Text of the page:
Aereo may be down -- its service remains suspended following its defeat in the Supreme Court -- but it's not out.
The Supreme Court reversed and remanded a Second Circuit Court of Appeals decision denying an injunction sought by broadcasters, which appeared to settle the underlying copyright challenge brought by broadcasters. But in a joint letter to the New York District Court that has yet to try that case -- but also refused to enjoin the distributor -- Aereo said that since the Supreme Court had ruled it was essentially a cable system, it was entitled to a compulsory license and was in the process of filing "the necessary statements of account and royalty fees."
In their portion of the letter, broadcasters say they will ask the court to enjoin Aereo from violating their public performance rights -- the Supremes found that Aereo's delivery of signals was not remote technological facilitation but a public performance.
The Supremes directed both parties to write a joint letter to the lower court explaining what they thought that court's next steps should be. The District court denied a broadcaster injunction, but was awaiting the Supreme Court decision before proceeding to try the case.
As to Aereo's assertion that it was now a cable system entitled to a Sec. 111 statutory license, broadcasters said that shift in position -- Aereo had said as a technological facilitator it was not a distributor subject to that license or its payments -- made it almost impossible to instruct the court on the best way to proceed. That includes the recovery of damages and/or fees for the harm done to broadcasting while Aereo was allowed to continue to operate.
The broadcast plaintiffs blamed Aereo's "refusal to clearly specify whether, when and in what fashion it intends to continue operating," and its "shifting and inconsistent positions."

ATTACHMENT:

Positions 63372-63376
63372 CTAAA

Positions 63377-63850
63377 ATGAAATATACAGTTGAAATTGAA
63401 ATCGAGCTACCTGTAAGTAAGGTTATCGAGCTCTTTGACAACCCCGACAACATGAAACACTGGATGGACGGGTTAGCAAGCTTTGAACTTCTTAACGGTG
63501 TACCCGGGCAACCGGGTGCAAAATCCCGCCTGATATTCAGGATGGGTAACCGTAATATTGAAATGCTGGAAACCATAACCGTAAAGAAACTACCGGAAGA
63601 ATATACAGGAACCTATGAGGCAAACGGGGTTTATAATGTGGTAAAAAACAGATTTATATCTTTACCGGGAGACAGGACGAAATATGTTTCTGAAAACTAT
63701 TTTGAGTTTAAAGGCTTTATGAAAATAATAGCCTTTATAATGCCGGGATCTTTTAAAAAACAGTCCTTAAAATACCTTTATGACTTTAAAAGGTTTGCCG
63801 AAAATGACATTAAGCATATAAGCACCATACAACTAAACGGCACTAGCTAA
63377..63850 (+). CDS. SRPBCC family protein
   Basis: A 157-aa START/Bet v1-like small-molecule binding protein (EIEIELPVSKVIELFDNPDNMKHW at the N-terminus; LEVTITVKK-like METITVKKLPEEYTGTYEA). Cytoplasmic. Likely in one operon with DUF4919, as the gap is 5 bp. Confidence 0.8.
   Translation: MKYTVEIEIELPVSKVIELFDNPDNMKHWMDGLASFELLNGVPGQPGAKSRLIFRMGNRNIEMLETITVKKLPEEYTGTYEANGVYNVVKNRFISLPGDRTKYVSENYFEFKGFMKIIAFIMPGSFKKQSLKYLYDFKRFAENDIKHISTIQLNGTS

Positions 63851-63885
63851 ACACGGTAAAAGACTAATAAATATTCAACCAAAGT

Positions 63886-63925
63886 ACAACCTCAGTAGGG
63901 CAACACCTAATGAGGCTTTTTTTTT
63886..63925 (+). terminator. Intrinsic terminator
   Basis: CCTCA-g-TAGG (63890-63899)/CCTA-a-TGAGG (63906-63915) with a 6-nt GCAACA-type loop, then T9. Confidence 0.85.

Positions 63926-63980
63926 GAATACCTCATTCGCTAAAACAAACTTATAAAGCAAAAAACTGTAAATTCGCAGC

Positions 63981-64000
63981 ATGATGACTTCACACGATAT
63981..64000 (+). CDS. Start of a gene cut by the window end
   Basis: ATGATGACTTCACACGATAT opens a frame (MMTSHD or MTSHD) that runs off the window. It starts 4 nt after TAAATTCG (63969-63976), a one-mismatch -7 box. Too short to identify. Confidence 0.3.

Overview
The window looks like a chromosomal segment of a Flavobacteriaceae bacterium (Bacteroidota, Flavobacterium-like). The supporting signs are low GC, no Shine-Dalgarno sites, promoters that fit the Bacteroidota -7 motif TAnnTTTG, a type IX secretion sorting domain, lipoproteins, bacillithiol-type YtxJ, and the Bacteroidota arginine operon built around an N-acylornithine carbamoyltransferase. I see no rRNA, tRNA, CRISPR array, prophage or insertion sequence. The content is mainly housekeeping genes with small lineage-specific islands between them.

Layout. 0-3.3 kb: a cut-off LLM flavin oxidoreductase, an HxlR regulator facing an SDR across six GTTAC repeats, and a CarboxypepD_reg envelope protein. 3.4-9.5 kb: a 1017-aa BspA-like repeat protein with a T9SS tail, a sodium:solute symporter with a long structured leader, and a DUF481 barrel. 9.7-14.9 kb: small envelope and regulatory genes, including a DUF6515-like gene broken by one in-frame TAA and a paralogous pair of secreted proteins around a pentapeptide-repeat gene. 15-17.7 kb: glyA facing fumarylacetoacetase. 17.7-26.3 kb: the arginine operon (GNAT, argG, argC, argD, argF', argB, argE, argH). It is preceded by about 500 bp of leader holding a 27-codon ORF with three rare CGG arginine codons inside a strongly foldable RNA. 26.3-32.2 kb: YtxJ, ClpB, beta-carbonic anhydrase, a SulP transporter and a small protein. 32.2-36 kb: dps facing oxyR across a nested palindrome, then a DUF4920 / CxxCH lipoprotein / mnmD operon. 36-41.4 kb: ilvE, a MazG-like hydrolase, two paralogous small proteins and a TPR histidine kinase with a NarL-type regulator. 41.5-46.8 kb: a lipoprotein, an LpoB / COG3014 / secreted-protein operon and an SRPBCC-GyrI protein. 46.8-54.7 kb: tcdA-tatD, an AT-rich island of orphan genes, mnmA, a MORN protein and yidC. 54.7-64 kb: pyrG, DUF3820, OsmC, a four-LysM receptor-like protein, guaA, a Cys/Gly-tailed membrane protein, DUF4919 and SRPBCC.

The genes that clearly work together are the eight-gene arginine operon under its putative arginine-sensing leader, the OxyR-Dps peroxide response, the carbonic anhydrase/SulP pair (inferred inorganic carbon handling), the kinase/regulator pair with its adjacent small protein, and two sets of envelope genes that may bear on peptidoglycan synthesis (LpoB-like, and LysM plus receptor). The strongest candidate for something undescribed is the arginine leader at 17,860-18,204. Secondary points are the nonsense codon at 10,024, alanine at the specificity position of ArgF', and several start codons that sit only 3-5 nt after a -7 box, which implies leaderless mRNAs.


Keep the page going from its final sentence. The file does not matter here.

They said that while Aereo permanently pull the plug, a "consensual resolution of the litigation seems more likely."
Whatever happens, according to the broadcasters, if Aereo wants to amend its pleading to assert a compulsory license defense, the injunction should be enforced while it pursues that course. "That is the most important next step, given the Court's ruling that Aereo has been violating plaintiff's exclusive rights to publicly perform their works for over two years, during which time plaintiffs, as this court held, have suffered irreparable harm."
Aereo says that since it is like a cable system and entitled to a statutory license, no injunction should be issued. Aereo also says the injunction broadcasters sought was against playback of consumer recordings any time before a broadcast was complete, but the Supremes said the public performance definition applied to near simultaneous transmissions.
Aereo says if the District Court disaagrees that Aereo is entitled to a statutory license, the injunction must extend only to near-simultaneous streaming.
Aereo founder Chet Kanojia reiterated in a note to Aereo supporters that it had only “paused” operations as it mapped out its next step, which it is now doing.